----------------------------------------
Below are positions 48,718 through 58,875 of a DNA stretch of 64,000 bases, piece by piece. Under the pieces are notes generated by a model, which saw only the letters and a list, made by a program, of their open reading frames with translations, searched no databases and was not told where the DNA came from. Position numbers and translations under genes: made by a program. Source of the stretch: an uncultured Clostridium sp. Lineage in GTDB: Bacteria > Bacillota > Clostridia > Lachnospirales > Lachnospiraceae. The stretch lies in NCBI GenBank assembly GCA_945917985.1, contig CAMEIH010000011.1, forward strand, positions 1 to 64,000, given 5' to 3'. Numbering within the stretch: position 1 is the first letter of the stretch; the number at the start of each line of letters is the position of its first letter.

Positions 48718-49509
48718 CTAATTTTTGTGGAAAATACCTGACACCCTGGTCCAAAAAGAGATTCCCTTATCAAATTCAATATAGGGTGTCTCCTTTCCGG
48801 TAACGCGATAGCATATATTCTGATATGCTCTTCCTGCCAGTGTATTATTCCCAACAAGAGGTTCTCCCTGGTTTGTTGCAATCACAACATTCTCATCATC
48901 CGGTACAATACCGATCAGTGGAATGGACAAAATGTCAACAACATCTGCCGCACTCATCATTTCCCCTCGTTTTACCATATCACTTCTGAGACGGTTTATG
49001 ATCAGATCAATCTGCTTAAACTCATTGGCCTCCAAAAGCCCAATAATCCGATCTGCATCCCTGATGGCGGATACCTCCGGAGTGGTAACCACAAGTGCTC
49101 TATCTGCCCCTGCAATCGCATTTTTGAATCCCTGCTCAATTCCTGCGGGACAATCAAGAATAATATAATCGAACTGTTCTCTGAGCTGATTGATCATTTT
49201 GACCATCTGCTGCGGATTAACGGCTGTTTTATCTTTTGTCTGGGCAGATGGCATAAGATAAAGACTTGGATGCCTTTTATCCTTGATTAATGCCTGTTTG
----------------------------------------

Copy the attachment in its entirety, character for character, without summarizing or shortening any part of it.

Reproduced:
Below are positions 48,718 through 58,875 of a DNA stretch of 64,000 bases, piece by piece. Under the pieces are notes generated by a model, which saw only the letters and a list, made by a program, of their open reading frames with translations, searched no databases and was not told where the DNA came from. Position numbers and translations under genes: made by a program. Source of the stretch: an uncultured Clostridium sp. Lineage in GTDB: Bacteria > Bacillota > Clostridia > Lachnospirales > Lachnospiraceae. The stretch lies in NCBI GenBank assembly GCA_945917985.1, contig CAMEIH010000011.1, forward strand, positions 1 to 64,000, given 5' to 3'. Numbering within the stretch: position 1 is the first letter of the stretch; the number at the start of each line of letters is the position of its first letter.

Positions 48718-49509
48718 CTAATTTTTGTGGAAAATACCTGACACCCTGGTCCAAAAAGAGATTCCCTTATCAAATTCAATATAGGGTGTCTCCTTTCCGG
48801 TAACGCGATAGCATATATTCTGATATGCTCTTCCTGCCAGTGTATTATTCCCAACAAGAGGTTCTCCCTGGTTTGTTGCAATCACAACATTCTCATCATC
48901 CGGTACAATACCGATCAGTGGAATGGACAAAATGTCAACAACATCTGCCGCACTCATCATTTCCCCTCGTTTTACCATATCACTTCTGAGACGGTTTATG
49001 ATCAGATCAATCTGCTTAAACTCATTGGCCTCCAAAAGCCCAATAATCCGATCTGCATCCCTGATGGCGGATACCTCCGGAGTGGTAACCACAAGTGCTC
49101 TATCTGCCCCTGCAATCGCATTTTTGAATCCCTGCTCAATTCCTGCGGGACAATCAAGAATAATATAATCGAACTGTTCTCTGAGCTGATTGATCATTTT
49201 GACCATCTGCTGCGGATTAACGGCTGTTTTATCTTTTGTCTGGGCAGATGGCATAAGATAAAGACTTGGATGCCTTTTATCCTTGATTAATGCCTGTTTG